Volume 6, Issue 3 (Aug 2021)                   JNFS 2021, 6(3): 226-231 | Back to browse issues page


XML Print


Download citation:
BibTeX | RIS | EndNote | Medlars | ProCite | Reference Manager | RefWorks
Send citation to:

Humayun N, Bashir S, Khalid S. Comparison of Nutrients Intake among Pregnant Anemic & Non-Anemic Women. JNFS. 2021; 6 (3) :226-231
URL: http://jnfs.ssu.ac.ir/article-1-334-en.html
Institute of Diet and Nutritional Sciences, Faculty of Allied Health Sciences, The University of Lahore, Pakistan.
Full-Text [PDF 466 kb]   (123 Downloads)     |   Abstract (HTML)  (544 Views)
Full-Text:   (43 Views)
Comparison of Nutrients Intake among Pregnant Anemic & Non-Anemic Women
Nouf Humayun; BSc 1, Shahid Bashir; PhD 1 & Sidra Khalid; MPhil *1
1 Institute of Diet and Nutritional Sciences, Faculty of Allied Health Sciences, The University of Lahore, Pakistan.
 
ARTICLE INFO   ABSTRACT
ORIGINAL ARTICLE  
Background: Anemia, interpreted as a low blood hemoglobin values, was considered as a major health complication in the world.  However, anemia in pregnancy is a global public health problem in the developing countries, posing high risk of adverse results for expecting mothers as well as their fetus. The aim of study was to compare nutrients' intake among pregnant anemic & non-anemic women. Methods: A comparative cross-sectional study was conducted at Sir Ganga Ram Hospital, Lahore over a period of 4 months. The data were collected from 150 pregnant women, including 75 anemic and 75 non-anemic women, through pre-tested questionnaire using non-probability convenient sampling method. Data were tabulated and analyzed with help of SPSS version 21.0. Results: Analysis revealed that 34% of women had carbohydrate intake between 0-150 g/day, 44% had protein intake less than 50 g daily, and 36% had daily fat intake between 0-100 g/day. Moreover, 46.7% of the pregnant women were vitamins deficient, 51% were minerals deficient, 52% were iron deficient, 54.7% consumed tea with their meals, 44% had vitamin B3 intake less than 10 mg, 48% had vitamin C intake less than 50 mg, 48% had vitamin A intake between 0-500 RAE, 42% had calcium intake between 0-500 mg, and 31% had iron intake between 0-10 mg. Conclusion: The findings showed that nutrient intake of anemic pregnant women was not sufficient in the protein rich diet; they had high consumption of tea with their meals. Their overall energy intake and micronutrients were less than the required as per recommended dietary allowance in pregnancy.
 
Key words: Nutrients intake; Pregnant anemic women; Low protein diet; Tea; recommended dietary allowance
Article history:
Received: 23 Jul 2020
Revised: 20 Feb 2021
Accepted: 20 Feb 2021
 
*Corresponding author:
Sidrakhalid.uaf@gmail.com
The University of Lahore, Main campus, 1-Km Defence road, Bhuptian chowk, Lahore Pakistan.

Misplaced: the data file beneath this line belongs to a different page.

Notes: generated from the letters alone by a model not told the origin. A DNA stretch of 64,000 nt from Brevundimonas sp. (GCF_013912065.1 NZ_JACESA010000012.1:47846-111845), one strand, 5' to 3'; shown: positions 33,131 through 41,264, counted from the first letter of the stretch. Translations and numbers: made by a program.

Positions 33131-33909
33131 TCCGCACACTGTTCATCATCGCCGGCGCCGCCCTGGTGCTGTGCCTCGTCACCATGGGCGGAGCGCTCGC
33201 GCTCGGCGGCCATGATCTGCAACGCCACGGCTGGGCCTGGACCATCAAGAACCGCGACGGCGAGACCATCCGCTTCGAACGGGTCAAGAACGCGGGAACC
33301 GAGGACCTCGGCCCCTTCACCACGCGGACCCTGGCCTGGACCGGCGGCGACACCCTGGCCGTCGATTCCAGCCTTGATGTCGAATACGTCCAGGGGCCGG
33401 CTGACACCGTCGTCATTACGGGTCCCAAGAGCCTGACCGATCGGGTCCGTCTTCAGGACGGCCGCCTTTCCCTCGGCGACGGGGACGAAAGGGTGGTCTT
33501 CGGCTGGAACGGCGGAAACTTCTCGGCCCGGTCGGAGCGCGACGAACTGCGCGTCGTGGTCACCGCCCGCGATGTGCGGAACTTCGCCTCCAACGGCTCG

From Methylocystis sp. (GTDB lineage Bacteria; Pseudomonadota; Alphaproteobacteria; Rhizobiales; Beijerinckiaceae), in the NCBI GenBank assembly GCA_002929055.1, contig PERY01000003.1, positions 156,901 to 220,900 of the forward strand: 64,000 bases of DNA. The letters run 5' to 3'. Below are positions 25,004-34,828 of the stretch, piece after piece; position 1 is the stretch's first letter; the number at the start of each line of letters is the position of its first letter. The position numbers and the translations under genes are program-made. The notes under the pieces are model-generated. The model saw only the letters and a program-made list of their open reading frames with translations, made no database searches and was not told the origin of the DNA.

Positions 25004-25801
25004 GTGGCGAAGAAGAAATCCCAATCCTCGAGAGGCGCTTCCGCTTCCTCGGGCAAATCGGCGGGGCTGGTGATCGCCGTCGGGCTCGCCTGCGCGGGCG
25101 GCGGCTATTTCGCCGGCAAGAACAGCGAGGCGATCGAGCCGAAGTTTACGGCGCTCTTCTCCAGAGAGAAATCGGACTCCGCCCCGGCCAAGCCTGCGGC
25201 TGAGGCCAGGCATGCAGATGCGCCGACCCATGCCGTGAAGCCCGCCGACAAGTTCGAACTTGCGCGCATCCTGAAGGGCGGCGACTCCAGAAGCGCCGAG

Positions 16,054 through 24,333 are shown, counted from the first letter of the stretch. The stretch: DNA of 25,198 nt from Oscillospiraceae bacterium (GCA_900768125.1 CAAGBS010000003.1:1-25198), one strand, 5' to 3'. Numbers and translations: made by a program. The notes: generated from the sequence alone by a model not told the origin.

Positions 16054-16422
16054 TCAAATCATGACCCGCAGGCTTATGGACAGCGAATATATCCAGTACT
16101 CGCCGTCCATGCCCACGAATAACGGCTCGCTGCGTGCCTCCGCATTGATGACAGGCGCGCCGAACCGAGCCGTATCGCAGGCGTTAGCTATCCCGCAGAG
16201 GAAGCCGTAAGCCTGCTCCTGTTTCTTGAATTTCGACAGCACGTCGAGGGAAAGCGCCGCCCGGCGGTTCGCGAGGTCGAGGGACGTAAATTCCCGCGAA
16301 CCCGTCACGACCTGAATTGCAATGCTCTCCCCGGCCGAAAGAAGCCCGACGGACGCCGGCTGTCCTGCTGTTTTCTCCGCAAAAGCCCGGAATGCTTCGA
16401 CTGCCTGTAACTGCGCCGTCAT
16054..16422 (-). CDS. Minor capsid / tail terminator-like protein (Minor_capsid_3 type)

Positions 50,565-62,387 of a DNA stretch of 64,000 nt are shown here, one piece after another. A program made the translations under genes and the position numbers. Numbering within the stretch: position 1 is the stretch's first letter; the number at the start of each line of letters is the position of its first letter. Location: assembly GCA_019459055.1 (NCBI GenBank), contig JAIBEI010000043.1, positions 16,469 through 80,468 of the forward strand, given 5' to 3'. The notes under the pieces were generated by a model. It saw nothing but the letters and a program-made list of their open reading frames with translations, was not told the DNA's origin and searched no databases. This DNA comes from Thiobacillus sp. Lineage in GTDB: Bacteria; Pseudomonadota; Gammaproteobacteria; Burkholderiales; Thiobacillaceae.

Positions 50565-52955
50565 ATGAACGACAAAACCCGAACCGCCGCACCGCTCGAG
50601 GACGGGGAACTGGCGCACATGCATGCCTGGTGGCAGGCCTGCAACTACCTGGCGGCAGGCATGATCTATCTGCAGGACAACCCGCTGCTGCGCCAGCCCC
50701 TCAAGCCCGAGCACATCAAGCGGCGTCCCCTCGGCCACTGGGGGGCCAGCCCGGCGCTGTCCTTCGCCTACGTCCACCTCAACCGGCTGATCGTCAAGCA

Postal code: 8917945918
Tel: +92-3347498338
 
Introduction
 
Anemia, interpreted as a low blood hemoglobin values, has been considered as a major health complication with critical outcomes in the developed and developing countries and additionally unfavorable effects on social and financial conditions (Stevens et al., 2013). Three mechanisms mainly lead to anemia: blood loss, when body is unable to produce enough red blood cells (erythropoiesis), and when red blood cells die (hemolysis). Genetic disorders and deficiency of certain nutrients are other contributors of anemia (Kassebaum, 2016). The most widely recognized reason of anemia is Iron deficiency, which is estimated to cause half of all instances of anemia. Because of their certain roles in synthesis of red blood cells and hemoglobin, deficiencies of vitamins A, riboflavin (B2), pyridoxine (B6), cobalamin (B12), C, D, E, folate, and copper can also lead to anemia (Balarajan et al., 2011).
People more susceptible to anemia include infants, children under five years, adolescents, females of reproductive age (both pregnant and non-pregnant), and elderly. For various reasons women are at a higher risk of having anemia: blood wastage every month with menstruation causes high iron losses and hence iron demand, during adolescence (high development and growth phase), and pregnancy incur additional requirements for iron (for their own growth and the growing fetus) (Torheim et al., 2010). It was estimated that about 1.3 billion people all over the world suffer from anemia, making it a standout amongst the most critical health problems globally. Many investigations showed the relationship of anemia with maternal diseases and death. Worldwide anemia adds to 20% of all maternal deaths, leading to premature deliveries, low birth weight, infant mortality, and mental impairment (Obai et al., 2016).
Anemia was also found prevalent (49%) among women in Pakistan according to the National Nutrition Survey (NNS) of 2011 (Bhutta et al., 2011). High prevalence of anemia was also reported among married women in urban (26%) and rural (47%) areas of Pakistan (Baig-Ansari et al., 2008). The prevalence of anemia among pregnant women living in urban areas is similar, ranging from 29% to 50% among pregnant women attending antenatal clinics in a large private, tertiary hospital in Karachi (Aziz-Karim et al., 1990). In the new born children, anemia was found to cause cognitive and behavioral dysfunction, low iron stores, and iron deficiency anemia (Lozoff et al., 2006). Lone FW revealed that infants of anemic mothers had 1.8 times higher chance of having low Appearance, Pulse, Grimace, Activity and Respiration (APGAR) score at the time of birth (Lone et al., 2004).
Rich dietary sources of iron include meat especially offal (organ meat), fish, eggs, poultry, and meat extracts. However, bread and flour, breakfast cereals, dark green vegetables, pulses, nuts, dried fruits like prunes, figs, and apricots are good sources of iron (Webster-Gandy et al., 2020). Dietary factors such as inadequate amount of iron rich foods, vitamin C rich foods (iron absorption enhancers), high amounts of iron inhibitors (e.g. tea, coffee, calcium rich foods) in the diet particularly at the time of meals lead to low bio-availability of dietary iron (Rasheed et al., 2008).
During pregnancy, an expanded danger of maternal and perinatal mortality and low size or weight at birth can be related with low hemoglobin values. Maternal and neonatal passing are a noteworthy reason for mortality in creating nations and cause deaths around the world (Abdelhafez and El-Soadaa, 2012, Zhang et al., 2009). In pregnancy, maternal anemia is viewed as a hazard factor for unfavorable outcomes. In developing countries, anemia is in charge of 40-60% of maternal passing. Directly or indirectly, anemia contributes to premature delivery, pre-eclampsia, infection, cardiac failure, and hemorrhage  (Padmanabhan and Chandrakar, 2018).